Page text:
On TypeScript

Children bikes are equipped with detachable training wheels. Training wheels are very helpful on the initial stages, when you have to accustomize yourself with the speed you’re moving around, and how to get on or off the bike, and how to brake, and how to turn, and how to avoid obstacles, and how to check environment around you before you make a sharp brake or turn. But when it is time to approach the actual bike usage pattern – getting to the actual bike speeds – you have to detach the training wheels and learn how to balance.

I have almost similar feelings about statically typed programming languages. They are great for exactly four things:

  • Learning the frameworks and APIs (due to auto-completion features)
  • Protecting yourself from typos
  • Achieving maximal run-time performance
  • Allowing more automatic refactorings

Run-time performance is rarely important in the world of app development (remember my RAD vs CS article?). Automated refactorings are very rarely needed in the modern web development, where 95% of apps are rarely allowed to grow older than a year. That’s more an attribute of enterprise software having decades of legacy code. As for the first two advantages, they are indeed great for the novice programmers, or for programmers switching platforms and languages.

And this is what TypeScript is all about, and therefore I believe it could be a help for programmers who want to migrate from statically typed languages to JavaScript. Its creator Anders Hejlsberg (who also created Delphi and C# before) gave a talk about it on the //build conference:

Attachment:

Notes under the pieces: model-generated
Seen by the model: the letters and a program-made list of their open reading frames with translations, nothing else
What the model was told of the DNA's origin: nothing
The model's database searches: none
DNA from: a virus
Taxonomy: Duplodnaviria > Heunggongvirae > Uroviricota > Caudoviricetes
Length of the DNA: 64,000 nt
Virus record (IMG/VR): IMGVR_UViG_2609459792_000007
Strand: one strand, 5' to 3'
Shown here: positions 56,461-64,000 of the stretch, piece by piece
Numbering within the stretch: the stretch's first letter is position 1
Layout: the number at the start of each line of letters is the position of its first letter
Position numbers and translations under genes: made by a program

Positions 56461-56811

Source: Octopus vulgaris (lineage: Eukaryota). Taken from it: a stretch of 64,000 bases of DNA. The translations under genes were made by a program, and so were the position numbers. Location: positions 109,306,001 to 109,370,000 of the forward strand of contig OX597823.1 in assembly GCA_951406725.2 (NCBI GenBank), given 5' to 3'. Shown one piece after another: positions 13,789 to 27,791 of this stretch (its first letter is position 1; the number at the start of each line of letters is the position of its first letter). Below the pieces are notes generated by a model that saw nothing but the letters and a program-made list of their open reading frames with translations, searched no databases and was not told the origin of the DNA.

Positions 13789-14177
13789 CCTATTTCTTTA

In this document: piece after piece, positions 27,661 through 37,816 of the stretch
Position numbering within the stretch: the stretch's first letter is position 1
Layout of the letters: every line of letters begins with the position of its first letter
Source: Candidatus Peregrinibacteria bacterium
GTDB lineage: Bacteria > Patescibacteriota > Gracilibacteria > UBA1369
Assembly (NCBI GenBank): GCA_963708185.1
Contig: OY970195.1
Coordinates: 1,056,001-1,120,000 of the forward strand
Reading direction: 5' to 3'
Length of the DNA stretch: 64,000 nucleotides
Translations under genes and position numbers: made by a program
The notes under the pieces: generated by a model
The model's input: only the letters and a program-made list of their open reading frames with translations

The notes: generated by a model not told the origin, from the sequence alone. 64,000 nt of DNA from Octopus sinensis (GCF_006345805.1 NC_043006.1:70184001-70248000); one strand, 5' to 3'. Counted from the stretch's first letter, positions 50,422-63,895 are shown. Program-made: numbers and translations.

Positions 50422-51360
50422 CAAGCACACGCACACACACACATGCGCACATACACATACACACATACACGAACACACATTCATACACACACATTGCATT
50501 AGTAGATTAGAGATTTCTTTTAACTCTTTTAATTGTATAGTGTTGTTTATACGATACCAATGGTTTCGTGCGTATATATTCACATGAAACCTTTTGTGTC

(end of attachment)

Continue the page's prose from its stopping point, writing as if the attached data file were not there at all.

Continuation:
And I believe this talk is every second worth to watch. The thing is that Hejlsberg doesn’t really appreciates all advantages of the dynamically typed languanges, only makes this talk more interesting and sometimes funny. For example, as he presented the type inference of the process function, I couldn’t resist opening the TypeScript playground in another browser window, and typing

function process(a: bool) {
    return 1;
    return "haha";

This has been marked as an error in TypeScript. This and also many other examples can show you that if you use TypeScript, you will actually be forced to reason about the source code as if you’ve had used C#. And this means you’ll lost some of the advanced JavaScript features – those wonderful dynamic features that would bring you up to the actual speed.

In any case, I can’t deny that auto-completion would be a great help for me to learn, say, jQuery or Node.js, or WinRT frameworks, if I needed to. I also like the look and feel of the TypeScript syntax, which is in parts quite similar to C#; actually, some of the TypeScript features I wanted to have in the C#, for example type checking based on object structure (so that I could pass anonymous objects to functions expecting named types), or the notion of interface as the combined structure of all interface definitions from all included source files.

TypeScript is also a perfect example of the New Microsoft. It is free. It is open source. It embraces open standards (EcmaScript). It doesn’t bind you to any other MS products (although it is integrated with Visual Studio, nothing prevents, say, Eclipse or JetBrains to integrate with it too). This is not the first such example and not the last one, and this change has happened not this year, and not in the previous year. This has changed at least 5 years ago. I just wonder when the geeks will realize that. Until that, the New Microsoft will remain an insider tip.

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